Emerging Asia

The coronavirus may have first emerged in China, but Asia has weathered the pandemic better than most.

South Korea has contained the virus, while fast action from Singapore and Taiwan averted a full lockdown.

This puts the region in a strong position as Europe and the US struggle to contain the outbreak without destroying their economies.

Asia's relative strength is likely to be played out in tech stocks

Luca Paolini, chief strategist at Pictet Asset Management, expects emerging Asian equities to outperform, with China set to be the star performer. “Asia’s relative strength is likely to be played out in tech stocks, where the region looks ready to take over leadership from the US.”

Mr Paolini adds: “Chinese technology, consumer staples and healthcare companies are likely to be the best performing sectors, as they are relatively well capitalised and good at generating cash.”

Mark Shirreff Matthews, head of research Asia at Julius Baer, says Chinese consumer sentiment is on the up again. “China is well-advanced psychologically from the rest of the world, with the coronavirus almost entirely eradicated. People who wear masks are outnumbered by those not wearing them, and hand-shaking is the norm again.”

The country began its eight-day Golden Week holiday on October 1, and Mr Matthews says this will boost travel agents, airports, domestic-focused airlines and hotels. “To invest in a more sustainable recovery in Chinese consumption, investors should focus on durables, high-end staples, restaurants and movies.”

Exchange-traded funds such as iShares MSCI China A ETF, SPDR S&P China ETF, Global X MSCI China Consumer Disc ETF or iShares MSCI Hong Kong ETF could help you play a rebounding China.

Brexit Britain

Global investors have been shunning the UK stock market ever since the EU referendum in June 2016. That has cast a shadow over the economy for four and a half years, and it lengthened in September when British Prime Minister Boris Johnson suddenly threatened to rewrite the Brexit withdrawal agreement.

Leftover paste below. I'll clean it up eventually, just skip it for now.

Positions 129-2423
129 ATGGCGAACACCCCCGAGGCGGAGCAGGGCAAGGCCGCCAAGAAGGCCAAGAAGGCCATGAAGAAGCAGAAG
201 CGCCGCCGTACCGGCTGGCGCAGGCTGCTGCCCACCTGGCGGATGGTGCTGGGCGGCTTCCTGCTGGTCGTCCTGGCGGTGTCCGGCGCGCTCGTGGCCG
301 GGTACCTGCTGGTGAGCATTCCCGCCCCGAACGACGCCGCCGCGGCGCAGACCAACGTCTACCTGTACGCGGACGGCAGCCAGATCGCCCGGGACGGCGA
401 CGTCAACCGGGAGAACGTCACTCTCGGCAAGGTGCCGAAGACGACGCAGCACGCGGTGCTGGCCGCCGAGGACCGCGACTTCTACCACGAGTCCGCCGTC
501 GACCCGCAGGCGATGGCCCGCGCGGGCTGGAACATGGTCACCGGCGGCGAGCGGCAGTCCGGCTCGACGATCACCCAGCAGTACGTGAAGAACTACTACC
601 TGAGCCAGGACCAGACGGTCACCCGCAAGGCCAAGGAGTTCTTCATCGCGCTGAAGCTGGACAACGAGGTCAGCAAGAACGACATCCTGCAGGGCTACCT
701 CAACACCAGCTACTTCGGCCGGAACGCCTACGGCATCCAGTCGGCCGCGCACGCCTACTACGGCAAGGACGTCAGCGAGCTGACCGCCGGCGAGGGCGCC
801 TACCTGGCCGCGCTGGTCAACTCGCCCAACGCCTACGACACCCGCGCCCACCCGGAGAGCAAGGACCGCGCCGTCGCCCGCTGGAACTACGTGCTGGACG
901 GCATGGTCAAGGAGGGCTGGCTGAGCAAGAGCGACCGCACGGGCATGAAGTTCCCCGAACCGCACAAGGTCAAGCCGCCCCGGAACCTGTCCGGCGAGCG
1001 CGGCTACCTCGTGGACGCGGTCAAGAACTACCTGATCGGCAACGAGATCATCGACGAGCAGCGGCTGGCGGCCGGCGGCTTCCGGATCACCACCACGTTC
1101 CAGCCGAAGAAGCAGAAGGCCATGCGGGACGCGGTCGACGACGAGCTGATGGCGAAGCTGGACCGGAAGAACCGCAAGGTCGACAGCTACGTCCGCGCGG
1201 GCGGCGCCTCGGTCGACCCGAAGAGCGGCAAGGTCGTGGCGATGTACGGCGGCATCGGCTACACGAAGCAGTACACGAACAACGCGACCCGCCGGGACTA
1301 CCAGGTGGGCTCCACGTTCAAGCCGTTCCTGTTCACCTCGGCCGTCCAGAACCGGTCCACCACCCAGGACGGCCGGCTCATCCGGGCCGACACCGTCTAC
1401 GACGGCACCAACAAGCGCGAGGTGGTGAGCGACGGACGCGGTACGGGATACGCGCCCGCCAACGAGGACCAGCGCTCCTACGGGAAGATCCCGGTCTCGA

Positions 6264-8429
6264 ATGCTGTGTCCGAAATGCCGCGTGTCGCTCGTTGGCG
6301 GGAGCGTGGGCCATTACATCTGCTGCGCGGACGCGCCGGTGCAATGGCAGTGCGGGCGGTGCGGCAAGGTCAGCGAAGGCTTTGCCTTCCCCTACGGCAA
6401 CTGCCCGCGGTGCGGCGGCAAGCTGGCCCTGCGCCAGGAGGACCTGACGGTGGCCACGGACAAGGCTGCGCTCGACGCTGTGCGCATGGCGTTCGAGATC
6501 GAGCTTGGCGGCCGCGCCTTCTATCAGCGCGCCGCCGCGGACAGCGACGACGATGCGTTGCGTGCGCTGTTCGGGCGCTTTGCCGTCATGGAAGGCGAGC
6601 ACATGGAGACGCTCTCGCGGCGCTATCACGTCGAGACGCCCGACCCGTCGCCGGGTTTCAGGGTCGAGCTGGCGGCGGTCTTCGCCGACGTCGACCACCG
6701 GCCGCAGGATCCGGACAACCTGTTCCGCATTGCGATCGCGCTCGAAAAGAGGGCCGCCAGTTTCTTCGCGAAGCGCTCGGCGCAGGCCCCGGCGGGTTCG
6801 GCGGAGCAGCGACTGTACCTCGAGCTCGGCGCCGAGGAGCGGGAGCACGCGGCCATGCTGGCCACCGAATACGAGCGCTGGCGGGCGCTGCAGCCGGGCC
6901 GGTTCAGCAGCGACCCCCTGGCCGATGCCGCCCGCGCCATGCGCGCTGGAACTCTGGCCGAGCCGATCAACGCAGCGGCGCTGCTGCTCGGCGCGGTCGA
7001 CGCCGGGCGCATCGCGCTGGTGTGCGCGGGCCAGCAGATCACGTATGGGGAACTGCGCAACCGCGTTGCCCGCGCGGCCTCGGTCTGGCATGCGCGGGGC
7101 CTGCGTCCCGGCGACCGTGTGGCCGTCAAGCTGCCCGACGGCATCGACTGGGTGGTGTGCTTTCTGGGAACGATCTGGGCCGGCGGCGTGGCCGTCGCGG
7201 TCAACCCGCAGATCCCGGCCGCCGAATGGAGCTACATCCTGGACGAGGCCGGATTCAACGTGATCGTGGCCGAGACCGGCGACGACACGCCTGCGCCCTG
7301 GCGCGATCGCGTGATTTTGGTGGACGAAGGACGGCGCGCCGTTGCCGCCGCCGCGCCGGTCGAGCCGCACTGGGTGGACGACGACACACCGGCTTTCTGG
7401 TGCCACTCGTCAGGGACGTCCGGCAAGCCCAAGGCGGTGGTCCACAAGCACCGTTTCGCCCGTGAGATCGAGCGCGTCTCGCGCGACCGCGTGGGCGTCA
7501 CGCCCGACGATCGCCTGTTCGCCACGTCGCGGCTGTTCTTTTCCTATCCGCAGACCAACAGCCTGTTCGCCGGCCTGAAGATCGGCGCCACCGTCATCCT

The EU replied with legal threats, sending both the UK stock market and sterling plummeting, as fears grew that Britain would separate from its largest trading partner without a deal on December 31.

Rupert Thompson, chief investment officer at UK wealth adviser Kingswood, says this is crunch time as any deal needs to be largely finalised by the end of October, but the outlook has suddenly brightened. “Prospects for a deal look rather better than a couple of weeks ago.”

He says Mr Johnson has a strong incentive to avoid a no-deal Brexit. “With significant Covid-19 restrictions and the government already under attack for incompetence, he may not wish to take the flack for inflicting yet more chaos onto the economy.”

UK shares have endured another rotten year, underperforming global markets by “an unimpressive” 24 per cent, says Mr Thompson. “The UK weighting in the global equity index has now shrunk to all of 4 per cent.”

As well as Brexit and Covid-19, the benchmark FTSE 100 index has been hit by its plentiful exposure to oil and gas stocks, and the banking industry, both of which have been slammed by the pandemic.

Darius McDermott, managing director of Chelsea Financial Services, says global investors are not the only ones to shun the UK. “Everyone seems to hate UK equities – even us Brits.”

In 2005, British investors held 39 per cent of their assets in UK equity funds. Today, that figure stands at just 14 per cent.

This means the UK stock market is cheap, relative to more successful rivals, and could offer a buying opportunity. Mr McDermott says: “If we get a positive Brexit deal and a Covid vaccine, we could see a bounce in this unloved stock market.”

If we get a positive Brexit deal and a Covid vaccine, we could see a bounce in this unloved stock market

The easiest way to access a UK stock market recovery would be to buy a simple, low-cost tracker such as iShares Core FTSE 100 UCITS ETF, the Vanguard FTSE 250 UCITS ETF, which invests in medium-sized countries or the SPDR FTSE UK All-Share UCITS ETF to capture the entire index of around 900 quoted stocks.

The value of your holdings would be boosted if the pound rebounds on a deal, but remember it hasn’t been done yet. Expect last-minute twists, turns and political grandstanding. Investing in the UK could go either way right now.